Edith. Alas! yes. Mrs. Malcolm. You are not singular, my love. We all set out in life with the hope of creating for ourselves a paradise on earth; and all, sooner or later, live to mourn the vain, the unhallowed expectation.

Edith. Not all.

Mrs. Malcolm. All — all;— be assured it is so ordained , and those who have grasped at happiness have found it either a shadow or a shroud. So it has ever been, and so it will ever be.

Edith. Are you not happy ?

Mrs. Malcolm. Resigned, contented, grateful, — these, I hope, I am; but happy I am not, according to my ideas of felicity.

Edith. Yet you have every thing; while I Mrs. Malcolm. But every thing here below is imperfect, and, in its nature, fraught with anxiety and sorrow. And shall I own my weakness - my sinfulness? Even in the midst of the many blessings with which you see me surrounded, still, still my heart yearns for my long-lost boy; still a haunting mystery seems to me to hang over his fate; still a false, delusive voice whispers to me, at times, that perhaps he yet lives — lives a captive or a slave! Judge, then, whether I can be what you would call happy.

Edith. But he was not your all.

Mrs. Malcolm. Ah, Edith, is there any of us whose all centres in one frail, perishable creature' Has God given us affections, and feelings, and capacities of enjoyment, to be all lavished exclusively on one object -- and that object not himself?

Edith. It may be sinful; no doubt it is so; but — but I cannot help it.

Mrs. Malcolm No, dearest, you cannot help it; but God will help you. Only be assured he loves you with a love inconceivably beyond that which any creature has ever felt, or ever can feel, for you, and your heart will no longer remain closed against the consolations he offers you. Ah, Edith, it was when the doors were shut, that He who came to succor and to save, stood in the midst of his disciples; and it is when the heart is closed against all earthly consolation, that divine love still finds entrance.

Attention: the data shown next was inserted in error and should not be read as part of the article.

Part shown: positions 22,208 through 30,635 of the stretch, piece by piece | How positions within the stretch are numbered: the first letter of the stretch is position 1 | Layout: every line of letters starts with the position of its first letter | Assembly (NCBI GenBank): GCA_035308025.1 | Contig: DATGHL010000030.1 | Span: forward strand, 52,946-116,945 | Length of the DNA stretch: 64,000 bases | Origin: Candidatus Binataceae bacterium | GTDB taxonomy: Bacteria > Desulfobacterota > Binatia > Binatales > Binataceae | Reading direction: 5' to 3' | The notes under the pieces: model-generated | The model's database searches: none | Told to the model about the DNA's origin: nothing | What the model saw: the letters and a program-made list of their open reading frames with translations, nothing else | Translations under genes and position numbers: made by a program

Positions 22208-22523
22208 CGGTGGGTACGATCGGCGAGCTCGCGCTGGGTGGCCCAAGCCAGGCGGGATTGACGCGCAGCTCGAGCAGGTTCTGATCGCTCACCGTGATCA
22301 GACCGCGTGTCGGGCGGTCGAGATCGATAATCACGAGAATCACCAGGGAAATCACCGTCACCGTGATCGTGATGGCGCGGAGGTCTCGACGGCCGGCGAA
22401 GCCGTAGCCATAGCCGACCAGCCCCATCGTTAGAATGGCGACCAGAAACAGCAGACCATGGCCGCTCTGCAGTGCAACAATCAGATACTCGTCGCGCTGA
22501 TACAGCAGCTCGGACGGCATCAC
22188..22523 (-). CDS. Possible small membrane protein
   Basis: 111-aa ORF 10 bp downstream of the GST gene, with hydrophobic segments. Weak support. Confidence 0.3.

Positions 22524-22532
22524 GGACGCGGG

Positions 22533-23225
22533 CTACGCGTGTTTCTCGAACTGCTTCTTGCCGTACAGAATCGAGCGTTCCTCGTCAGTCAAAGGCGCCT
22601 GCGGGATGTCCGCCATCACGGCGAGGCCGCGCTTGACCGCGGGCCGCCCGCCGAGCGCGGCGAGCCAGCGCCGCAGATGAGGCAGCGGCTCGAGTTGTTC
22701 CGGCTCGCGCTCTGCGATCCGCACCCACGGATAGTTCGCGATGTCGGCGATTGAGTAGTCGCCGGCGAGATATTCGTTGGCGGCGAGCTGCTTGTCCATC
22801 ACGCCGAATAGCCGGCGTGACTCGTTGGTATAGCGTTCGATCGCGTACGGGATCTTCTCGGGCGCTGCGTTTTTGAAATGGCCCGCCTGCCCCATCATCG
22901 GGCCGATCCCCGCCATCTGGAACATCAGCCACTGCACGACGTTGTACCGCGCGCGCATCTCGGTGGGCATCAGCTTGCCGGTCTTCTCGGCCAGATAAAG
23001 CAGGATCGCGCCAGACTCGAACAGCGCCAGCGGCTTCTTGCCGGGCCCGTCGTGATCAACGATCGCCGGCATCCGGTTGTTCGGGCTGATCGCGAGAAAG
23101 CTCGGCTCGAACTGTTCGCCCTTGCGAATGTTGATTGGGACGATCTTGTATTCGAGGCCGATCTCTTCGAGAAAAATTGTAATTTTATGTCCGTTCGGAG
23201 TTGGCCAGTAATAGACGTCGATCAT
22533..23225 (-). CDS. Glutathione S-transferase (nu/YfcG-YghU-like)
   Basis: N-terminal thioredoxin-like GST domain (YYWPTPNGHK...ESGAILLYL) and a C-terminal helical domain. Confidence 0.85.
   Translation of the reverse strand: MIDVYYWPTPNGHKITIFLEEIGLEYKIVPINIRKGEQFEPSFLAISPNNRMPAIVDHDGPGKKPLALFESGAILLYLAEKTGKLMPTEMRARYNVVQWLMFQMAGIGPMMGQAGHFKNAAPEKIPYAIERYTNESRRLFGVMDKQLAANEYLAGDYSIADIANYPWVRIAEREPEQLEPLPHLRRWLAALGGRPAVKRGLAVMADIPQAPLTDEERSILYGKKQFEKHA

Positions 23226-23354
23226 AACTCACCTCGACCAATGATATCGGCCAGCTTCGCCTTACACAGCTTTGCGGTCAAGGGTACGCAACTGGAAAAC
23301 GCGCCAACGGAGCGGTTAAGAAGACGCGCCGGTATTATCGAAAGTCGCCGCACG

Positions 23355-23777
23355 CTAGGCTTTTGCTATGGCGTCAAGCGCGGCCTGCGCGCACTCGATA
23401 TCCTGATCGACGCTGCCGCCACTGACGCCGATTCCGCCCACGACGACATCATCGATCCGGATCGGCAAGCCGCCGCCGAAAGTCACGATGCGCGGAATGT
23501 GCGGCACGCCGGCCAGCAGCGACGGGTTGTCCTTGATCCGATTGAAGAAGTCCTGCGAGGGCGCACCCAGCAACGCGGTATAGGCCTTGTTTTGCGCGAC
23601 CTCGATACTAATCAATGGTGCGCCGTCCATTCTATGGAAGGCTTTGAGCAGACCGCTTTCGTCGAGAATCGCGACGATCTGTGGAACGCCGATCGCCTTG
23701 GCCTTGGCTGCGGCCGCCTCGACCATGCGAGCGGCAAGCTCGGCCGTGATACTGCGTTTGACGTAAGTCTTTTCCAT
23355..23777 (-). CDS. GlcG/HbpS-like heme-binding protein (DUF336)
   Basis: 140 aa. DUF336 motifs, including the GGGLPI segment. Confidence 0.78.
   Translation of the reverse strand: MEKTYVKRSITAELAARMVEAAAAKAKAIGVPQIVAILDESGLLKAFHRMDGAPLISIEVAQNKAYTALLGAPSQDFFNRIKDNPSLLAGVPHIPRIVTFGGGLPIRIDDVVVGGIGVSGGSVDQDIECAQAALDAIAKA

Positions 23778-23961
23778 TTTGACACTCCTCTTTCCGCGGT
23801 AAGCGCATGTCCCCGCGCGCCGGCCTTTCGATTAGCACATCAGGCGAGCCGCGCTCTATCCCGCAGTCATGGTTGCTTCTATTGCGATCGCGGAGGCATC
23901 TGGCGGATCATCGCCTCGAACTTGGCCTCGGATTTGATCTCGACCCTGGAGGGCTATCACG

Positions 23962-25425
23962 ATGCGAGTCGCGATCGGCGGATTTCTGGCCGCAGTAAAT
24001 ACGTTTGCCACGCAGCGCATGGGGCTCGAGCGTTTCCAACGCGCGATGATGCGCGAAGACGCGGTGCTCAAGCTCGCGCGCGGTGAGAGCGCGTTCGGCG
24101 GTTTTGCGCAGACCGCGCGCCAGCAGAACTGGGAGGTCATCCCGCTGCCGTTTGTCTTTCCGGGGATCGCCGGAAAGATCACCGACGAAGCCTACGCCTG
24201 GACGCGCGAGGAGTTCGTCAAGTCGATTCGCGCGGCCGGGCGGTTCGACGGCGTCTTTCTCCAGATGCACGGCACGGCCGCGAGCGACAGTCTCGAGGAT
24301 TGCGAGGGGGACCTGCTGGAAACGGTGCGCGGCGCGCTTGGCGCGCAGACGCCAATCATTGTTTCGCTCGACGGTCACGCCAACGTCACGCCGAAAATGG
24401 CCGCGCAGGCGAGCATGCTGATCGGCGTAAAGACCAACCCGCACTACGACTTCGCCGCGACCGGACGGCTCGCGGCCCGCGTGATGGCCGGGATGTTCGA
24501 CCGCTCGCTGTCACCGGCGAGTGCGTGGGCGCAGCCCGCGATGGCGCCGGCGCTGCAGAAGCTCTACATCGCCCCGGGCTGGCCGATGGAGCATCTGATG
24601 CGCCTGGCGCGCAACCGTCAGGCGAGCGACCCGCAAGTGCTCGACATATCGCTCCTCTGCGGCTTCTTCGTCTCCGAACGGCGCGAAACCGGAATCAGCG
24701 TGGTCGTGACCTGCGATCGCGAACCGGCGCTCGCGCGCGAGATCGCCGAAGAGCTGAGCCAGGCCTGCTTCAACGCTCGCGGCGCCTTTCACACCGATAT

Fraucht, laden, loaded, charged, filled, stored, full. – Delusive, apt to deceive, tending to mislead the mind: ive, 103. - Exclusively, without admission of others to participation, with the exclusion of all others. er, 28; ly, 110.

62. The Power of choosing within ourselves

Destiny denied.

CHEVALIER MONTENERO and Father Francis. Chevalier M. Well, it is in vain we struggle against Jestiny. For sixteen years I have been seeking those papers; but always, by some unfortunate accident, they have been thrown out of my reach. Destiny wills not that I shall have them, and I will give up the search.

Father F. And what is it you mean by Destiny, my dear bon ? Many people allow their energies to be benumbed, and even their religion, by a theory of fatalism, which has its foundation in a great mistake.

Chevalier M. It appears to me, my good father, that Fate grasps us, as it were, in a cleft stick, as I have seen many a boor catch a viper : there we may struggle as much as we like, but we are fixed down, and cannot escape.

Father F. Nay, nay; it is denying the goodness of God. Every one must feel within himself the power of choosing whatever way, or whatever conduct, he thinks fit. A man standing at a spot where two roads separate, — does he not always feel within himself the power to follow whichever he likes? And yet, perhaps, death lies on the one road, and good fortune on the other.

Chevalier M. But if he be destined to die that day, that day will he die ; and if you allow that God foresees which road the traveller will take, of course he must take it, and his free will is at an end.

Father F. Nay, my son, not so. What you call foresight is, in the Deity, what memory would be in man, if it were perfect. It is knowledge. Standing in the midst of eternity, all is present to the eye of God; and he knows what man will do, as well as what man has done; but that does not imply that man has not the liberty of choice ; for it is his own choice that conducts him to the results which God